The famous question Ronald Reagan asked during the 1980 election season was “are you better off than you were four years ago?” It was a valid question then… and equally valid today. But let’s open the aperture a bit, and see where our political and economic leaders have led us over the past couple generations:
Only when we look at longer periods of time do we see the large impact inflation has on our ability to buy real goods and services. Since our middle class did not fully emerge until the end of World War II, it might be useful to compare the price of items back from 1950 to where things stand today. Has inflation had a big impact on our purchasing power? Let’s look at a few data points from 1950:
The average family income: $3,300
The average car cost: $1,510
The median home price: $7,354
These are three very important metrics when it comes to measuring purchasing power in the United States. The linked article goes on to calculate this meant in 1950 an average home cost 2.2 times one’s annual salary, and a car was 45% of it.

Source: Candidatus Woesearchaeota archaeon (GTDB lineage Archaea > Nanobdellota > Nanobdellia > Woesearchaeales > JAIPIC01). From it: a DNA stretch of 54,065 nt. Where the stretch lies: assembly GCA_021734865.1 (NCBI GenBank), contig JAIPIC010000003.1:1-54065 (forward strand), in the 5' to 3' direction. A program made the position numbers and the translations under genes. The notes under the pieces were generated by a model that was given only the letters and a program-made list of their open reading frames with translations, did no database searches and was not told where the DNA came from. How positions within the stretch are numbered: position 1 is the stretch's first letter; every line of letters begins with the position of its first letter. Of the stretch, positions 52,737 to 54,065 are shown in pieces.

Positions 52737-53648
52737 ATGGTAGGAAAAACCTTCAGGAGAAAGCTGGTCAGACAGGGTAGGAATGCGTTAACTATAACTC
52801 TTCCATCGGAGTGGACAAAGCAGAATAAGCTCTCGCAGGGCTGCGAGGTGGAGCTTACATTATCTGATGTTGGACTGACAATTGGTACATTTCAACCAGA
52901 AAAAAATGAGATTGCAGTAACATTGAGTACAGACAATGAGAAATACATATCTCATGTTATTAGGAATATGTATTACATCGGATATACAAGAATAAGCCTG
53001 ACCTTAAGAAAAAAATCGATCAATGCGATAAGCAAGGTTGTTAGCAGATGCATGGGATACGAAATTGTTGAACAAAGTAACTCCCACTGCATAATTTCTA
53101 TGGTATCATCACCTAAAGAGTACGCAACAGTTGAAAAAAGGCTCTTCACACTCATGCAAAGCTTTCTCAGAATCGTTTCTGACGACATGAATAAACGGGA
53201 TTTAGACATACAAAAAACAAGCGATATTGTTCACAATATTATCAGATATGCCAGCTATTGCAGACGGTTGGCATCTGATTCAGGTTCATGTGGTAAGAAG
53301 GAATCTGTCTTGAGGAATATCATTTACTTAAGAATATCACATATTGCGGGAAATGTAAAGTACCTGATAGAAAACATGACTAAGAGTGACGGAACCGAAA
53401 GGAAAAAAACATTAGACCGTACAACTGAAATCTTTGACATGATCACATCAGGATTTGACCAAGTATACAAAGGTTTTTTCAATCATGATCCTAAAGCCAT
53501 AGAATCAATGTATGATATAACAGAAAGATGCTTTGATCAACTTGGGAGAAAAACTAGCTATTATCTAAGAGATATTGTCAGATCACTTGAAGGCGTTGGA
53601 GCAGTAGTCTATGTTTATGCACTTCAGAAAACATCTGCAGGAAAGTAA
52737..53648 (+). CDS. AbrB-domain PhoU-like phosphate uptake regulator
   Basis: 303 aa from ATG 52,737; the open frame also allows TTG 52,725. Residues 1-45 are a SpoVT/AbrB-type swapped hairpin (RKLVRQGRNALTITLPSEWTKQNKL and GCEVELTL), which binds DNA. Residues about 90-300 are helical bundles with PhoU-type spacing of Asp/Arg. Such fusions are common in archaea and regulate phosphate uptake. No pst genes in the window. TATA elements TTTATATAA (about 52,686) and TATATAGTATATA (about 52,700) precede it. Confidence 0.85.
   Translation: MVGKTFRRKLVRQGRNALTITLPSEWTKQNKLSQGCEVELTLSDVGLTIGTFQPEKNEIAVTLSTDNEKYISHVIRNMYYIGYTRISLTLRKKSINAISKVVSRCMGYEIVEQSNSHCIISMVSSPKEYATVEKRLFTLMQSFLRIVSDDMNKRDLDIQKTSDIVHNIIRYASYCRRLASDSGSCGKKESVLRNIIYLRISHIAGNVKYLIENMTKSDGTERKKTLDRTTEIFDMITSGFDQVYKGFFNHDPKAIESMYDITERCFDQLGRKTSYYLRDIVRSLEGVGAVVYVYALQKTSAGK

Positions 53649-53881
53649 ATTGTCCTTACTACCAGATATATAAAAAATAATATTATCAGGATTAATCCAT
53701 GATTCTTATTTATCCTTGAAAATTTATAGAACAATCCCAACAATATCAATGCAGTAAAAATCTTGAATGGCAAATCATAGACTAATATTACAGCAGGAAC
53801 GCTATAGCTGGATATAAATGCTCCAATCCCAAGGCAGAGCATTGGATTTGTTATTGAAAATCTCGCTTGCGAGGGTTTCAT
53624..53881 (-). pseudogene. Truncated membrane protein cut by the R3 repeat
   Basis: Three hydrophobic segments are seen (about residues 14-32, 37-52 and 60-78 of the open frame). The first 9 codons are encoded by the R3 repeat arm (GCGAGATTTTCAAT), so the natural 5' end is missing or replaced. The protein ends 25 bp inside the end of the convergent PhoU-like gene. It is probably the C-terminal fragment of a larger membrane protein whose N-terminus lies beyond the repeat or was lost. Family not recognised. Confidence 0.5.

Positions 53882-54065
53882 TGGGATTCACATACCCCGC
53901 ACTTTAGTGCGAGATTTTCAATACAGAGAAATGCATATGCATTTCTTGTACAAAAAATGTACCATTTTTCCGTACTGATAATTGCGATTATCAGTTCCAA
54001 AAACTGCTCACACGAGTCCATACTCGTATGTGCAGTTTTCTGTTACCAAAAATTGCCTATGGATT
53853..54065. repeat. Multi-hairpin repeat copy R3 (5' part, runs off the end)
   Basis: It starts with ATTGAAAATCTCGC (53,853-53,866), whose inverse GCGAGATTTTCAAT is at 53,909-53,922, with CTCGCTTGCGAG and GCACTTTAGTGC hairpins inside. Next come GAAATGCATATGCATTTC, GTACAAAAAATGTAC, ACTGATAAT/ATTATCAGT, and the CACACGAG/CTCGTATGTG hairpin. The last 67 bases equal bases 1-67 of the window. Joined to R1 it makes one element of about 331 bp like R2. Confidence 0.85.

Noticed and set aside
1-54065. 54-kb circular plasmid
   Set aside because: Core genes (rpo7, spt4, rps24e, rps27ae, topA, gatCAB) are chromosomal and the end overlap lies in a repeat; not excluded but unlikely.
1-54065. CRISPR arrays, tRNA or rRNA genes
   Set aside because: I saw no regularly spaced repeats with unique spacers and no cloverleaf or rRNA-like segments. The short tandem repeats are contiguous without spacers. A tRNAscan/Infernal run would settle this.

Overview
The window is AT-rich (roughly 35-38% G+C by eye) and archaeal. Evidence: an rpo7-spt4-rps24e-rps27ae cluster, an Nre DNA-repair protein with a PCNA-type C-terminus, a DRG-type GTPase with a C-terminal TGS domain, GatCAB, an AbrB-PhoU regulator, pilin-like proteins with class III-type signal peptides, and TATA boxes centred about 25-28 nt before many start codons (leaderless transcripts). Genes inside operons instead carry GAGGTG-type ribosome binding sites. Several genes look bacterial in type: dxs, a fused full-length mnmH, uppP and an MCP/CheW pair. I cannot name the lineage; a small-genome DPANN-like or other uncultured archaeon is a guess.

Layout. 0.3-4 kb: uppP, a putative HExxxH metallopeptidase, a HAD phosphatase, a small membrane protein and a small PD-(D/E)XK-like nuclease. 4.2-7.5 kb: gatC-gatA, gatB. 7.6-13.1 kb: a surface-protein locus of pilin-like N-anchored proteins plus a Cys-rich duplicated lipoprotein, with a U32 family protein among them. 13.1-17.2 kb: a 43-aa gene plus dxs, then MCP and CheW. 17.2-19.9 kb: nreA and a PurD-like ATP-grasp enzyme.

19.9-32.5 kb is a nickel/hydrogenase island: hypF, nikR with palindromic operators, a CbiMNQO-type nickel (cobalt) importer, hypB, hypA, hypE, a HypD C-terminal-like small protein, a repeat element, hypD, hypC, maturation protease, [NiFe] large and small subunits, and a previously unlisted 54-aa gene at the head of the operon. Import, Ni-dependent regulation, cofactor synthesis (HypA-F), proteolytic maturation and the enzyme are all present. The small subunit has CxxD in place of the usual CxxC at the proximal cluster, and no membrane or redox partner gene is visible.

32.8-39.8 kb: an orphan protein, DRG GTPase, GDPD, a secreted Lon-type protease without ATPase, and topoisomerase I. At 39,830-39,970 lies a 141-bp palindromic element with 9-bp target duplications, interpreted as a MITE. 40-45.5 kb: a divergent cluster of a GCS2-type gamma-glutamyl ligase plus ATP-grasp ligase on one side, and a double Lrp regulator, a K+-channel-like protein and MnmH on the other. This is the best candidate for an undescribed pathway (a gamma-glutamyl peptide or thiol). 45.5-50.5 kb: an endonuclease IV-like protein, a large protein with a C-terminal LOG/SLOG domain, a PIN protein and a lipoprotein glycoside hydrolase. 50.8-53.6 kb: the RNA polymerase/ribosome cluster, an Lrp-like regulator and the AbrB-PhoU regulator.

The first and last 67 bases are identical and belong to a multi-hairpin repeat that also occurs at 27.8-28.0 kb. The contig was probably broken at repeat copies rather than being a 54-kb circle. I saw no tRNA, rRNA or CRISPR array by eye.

Expensive, yes, but not out of reach for those with the discipline to save for them.
Fast forward to 2014:
The average family income: $51,017
The average car cost: $31,252
The median home price: $188,900
Now a home costs 3.7 one’s annual salary — not quite double what it was sixty years earlier. A car costs 35% more, relative to one’s salary (61% from 45%).
Clearly, wages are not keeping pace with prices. Most of this is due to inflation, which has the effect of enriching those who get first access to “new money” (banks, corporations, etc) at the expense of everyone else. There are other factors, however, such as the impact of massive immigration (legal and illegal), which increases the size of the labor pool, thus depressing wages.
The common factor in all of this: public policy, which has promoted both inflation AND immigration as key tenets. It’s pretty clear that under the trajectory of the D.C. Empire, we are NOT ‘better off than we were’ several decades ago.
So what do we do about this? The only thing we can: demand an end to business as usual. NO INCUMBENTS, PLEASE!